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Transforms
Introduction

Schema Transformation

Introduction to Transforms

GraphQL Mesh allows you to do schema transformations easily; you can use one of the built-in transforms or write your own.

Each transformer can manipulate the schema the way it needs and return the modified schema.

Transforms are specified as a list of objects, and they are executed in order. You can apply them over a specific input source or over the unified schema (after merging all sources).

Transforms location and order

Most of the previous Guides configured Transforms at the root of the .meshrc.yaml YAML configuration.

However, Mesh Transforms can be specified at the Source or Root level as follows:

sources:
  - name: Books
    handler:
      openapi:
        baseUrl: http://localhost:3002/
        source: ../books-service/openapi3-definition.json
    transforms:
  - rename:
      renames:
        - from:
            type: Query
            field: categories
          to:
            type: Query
            field: booksCategories
  - name: Authors
    handler:
      grpc:
        endpoint: localhost:3003
        protoFilePath: ../authors-service/proto/authors/v1/authors_service.proto
  - name: Stores
    handler:
      graphql:
        endpoint: http://0.0.0.0:3004/graphql
transforms:
  - filterSchema:
      filters:
        - Query.stores

Specifying transforms at the Source level helps to isolate each Source definition better.

⚠️

However, be careful: transforms performed at the Source level or Root level does not result in the same final SDK (potentially later used in additionalResolvers).

The diagram below explains how Mesh process applied when building the final unified Schema and SDK:

The above diagram highlights 2 important points when working with transforms:

Transforms order is important

The sequence diagram shows that Mesh always applies transforms in order, which means a given transformer can impact the following one.

Given the following MyService schema:

type Query {
  books_list: [Book]!
}

# …

The following filterSchema transforms configuration will fail:

sources:
   - name: MyService
    handler:
      jsonSchema:
        # …

    transforms:
      - namingConvention:
              typeNames: pascalCase
              fieldNames: camelCase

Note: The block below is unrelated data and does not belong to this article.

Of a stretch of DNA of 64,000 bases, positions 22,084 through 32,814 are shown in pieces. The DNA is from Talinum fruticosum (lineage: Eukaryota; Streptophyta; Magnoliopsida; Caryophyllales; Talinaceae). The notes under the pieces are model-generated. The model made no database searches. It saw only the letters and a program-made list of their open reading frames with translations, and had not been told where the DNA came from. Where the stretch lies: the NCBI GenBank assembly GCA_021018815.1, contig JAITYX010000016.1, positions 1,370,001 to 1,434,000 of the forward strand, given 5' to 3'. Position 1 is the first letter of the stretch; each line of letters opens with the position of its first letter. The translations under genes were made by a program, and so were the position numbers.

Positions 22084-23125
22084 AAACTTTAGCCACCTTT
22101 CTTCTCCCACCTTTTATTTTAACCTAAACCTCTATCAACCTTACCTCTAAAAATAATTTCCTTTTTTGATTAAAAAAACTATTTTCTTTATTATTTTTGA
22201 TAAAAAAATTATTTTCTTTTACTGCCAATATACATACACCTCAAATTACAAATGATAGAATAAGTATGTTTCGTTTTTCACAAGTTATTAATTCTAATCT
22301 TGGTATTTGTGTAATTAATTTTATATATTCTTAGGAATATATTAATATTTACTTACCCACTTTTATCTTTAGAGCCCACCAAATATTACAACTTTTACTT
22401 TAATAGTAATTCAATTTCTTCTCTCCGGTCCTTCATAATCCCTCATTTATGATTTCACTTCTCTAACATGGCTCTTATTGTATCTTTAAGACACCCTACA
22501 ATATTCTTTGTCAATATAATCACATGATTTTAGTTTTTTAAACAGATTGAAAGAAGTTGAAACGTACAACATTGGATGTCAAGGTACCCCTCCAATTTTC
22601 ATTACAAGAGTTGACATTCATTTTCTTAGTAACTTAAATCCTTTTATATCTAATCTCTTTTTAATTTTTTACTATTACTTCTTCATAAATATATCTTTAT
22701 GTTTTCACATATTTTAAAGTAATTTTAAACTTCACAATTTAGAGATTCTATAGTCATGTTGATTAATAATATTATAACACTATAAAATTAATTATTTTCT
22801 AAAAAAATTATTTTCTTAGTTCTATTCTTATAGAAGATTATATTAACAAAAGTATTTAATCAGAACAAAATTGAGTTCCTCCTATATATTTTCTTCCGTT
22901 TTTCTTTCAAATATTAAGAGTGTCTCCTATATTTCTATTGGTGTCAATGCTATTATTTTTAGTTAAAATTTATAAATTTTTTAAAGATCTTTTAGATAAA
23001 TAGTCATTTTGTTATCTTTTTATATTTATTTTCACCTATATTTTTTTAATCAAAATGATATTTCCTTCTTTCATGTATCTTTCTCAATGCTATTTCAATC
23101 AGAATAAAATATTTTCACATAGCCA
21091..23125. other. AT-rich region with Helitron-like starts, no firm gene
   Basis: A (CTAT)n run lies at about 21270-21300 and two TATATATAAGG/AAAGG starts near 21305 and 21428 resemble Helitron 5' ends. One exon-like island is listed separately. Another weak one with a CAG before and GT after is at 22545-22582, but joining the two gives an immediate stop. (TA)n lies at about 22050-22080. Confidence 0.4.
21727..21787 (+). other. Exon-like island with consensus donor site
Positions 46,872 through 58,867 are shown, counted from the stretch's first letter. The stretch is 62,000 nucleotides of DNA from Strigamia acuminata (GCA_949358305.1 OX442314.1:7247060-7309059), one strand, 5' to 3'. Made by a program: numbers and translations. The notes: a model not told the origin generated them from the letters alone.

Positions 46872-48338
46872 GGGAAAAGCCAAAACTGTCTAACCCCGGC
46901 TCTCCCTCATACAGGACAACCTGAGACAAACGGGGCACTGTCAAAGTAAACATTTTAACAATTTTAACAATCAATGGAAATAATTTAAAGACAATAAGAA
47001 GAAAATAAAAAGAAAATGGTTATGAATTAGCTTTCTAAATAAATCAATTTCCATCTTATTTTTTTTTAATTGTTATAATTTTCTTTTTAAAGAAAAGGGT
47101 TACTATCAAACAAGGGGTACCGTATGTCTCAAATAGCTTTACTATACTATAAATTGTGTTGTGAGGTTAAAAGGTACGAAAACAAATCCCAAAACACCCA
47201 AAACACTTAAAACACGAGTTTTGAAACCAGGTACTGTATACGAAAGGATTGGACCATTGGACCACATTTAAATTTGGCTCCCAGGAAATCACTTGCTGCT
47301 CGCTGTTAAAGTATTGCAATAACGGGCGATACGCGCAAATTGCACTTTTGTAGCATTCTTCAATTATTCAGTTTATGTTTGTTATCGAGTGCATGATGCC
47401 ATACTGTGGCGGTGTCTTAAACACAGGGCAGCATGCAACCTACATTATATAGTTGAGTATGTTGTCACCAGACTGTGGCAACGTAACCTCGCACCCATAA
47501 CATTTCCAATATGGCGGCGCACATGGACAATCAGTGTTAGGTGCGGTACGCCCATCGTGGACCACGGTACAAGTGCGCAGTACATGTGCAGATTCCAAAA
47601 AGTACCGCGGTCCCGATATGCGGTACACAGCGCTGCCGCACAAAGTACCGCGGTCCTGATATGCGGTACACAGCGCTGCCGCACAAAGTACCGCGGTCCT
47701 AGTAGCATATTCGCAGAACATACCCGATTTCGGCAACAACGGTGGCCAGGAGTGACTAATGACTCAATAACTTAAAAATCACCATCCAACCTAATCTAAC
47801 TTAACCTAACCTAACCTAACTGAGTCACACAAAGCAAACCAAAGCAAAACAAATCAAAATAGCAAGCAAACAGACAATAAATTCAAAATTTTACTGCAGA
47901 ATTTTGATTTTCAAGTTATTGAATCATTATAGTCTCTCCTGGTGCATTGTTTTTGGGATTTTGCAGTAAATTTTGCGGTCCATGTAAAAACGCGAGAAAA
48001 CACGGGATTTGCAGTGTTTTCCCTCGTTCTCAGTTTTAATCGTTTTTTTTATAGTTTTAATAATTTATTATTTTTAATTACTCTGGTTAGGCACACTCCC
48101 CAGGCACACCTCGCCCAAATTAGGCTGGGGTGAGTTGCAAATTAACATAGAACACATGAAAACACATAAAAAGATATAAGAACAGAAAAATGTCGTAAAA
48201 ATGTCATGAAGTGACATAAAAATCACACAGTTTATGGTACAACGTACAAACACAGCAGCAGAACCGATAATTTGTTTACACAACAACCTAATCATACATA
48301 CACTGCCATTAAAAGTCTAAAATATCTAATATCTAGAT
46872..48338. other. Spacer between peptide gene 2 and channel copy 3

- filterSchema:
          - Query.books_list

Because Mesh process transforms in the definition order, when filterSchema is processed, all types and fields have been transformed to match the configured naming convention. The Query.books_list does not exist anymore, replaced by the Query.booksList query.

💡

Note: the number of configured transforms does not impact performances (build or runtime) since Mesh processes them in a chained way

Beware of which transforms are used at the source level

As stated earlier, transforms applied at the source level impact the generated SDK.

For this reason, be careful when using the filterSchema transforms at the Source level since it will also remove it from the SDK, which will make it impossible to use it at the additional resolvers level.

For example:

sources:
   - name: MyService
    handler:
      jsonSchema:
        # ...

    transforms:
      - filterSchema:
          - Query.books_list

The above filterSchema Transforms will prevent calling the books_list Query SDK method from the additionalResolvers.

(The MyService.Query.books_list() SDK method won't be generated)

Two different modes

By default, most transform manipulating schemas work by wrapping the original schema. Still, recently we have also introduced a new "bare" mode to replace the original schema with the transformed one. Although both bare and wrap modes apparently achieve the same result, their behaviors are very different. Let's take a look at how they operate.

Wrap

The wrap mode applies transformations by adding a wrapping layer to the original GraphQL schema. The handler generates a GraphQL schema and passes it to the transform. When in "wrap" mode, the transform receives this schema. Rather than updating it, it will apply a layer on top of it, with the scope of serving your transformations as an addition to the original schema generated by the handler. This approach is safe as we have used it extensively in graphql-tools; however, be mindful of the implications below.

Implications

The wrap mode is the default mode for schema manipulation transforms because it is safe and works across all data sources. However, you might want to be aware of the following implications.

  • Runtime implications Schema wrapping is performed during initialization only and so won't affect runtime GraphQL operations. However, transforms altering the original schema shape using the "wrap" mode, achieve this by intercepting both the incoming request and original response in order to do the mapping required to transform the original schema into the desired shape. Not all transforms require interception of both request and response. Some require straightforward mapping, so the runtime overhead could hopefully be negligible; however, there will always be some.
  • Multiple wrapping layers When using "wrap" mode, the required transformation can be achieved by adding at least one wrapping layer per each transform rule defined. We cannot have a wrapping layer per transform, but we need one per rule since each rule is unique in the way it transforms different parts of the schema. Some rules might even require multiple wrapping layers, f.i. When transforming a field, the transform needs to be applied to RootFields, ObjectFields, and InputObjectFields. As explained in the previous point, the wrapping layers are registered during initialization only. However, each wrapping layer will always have some runtime implications, even if hopefully negligible.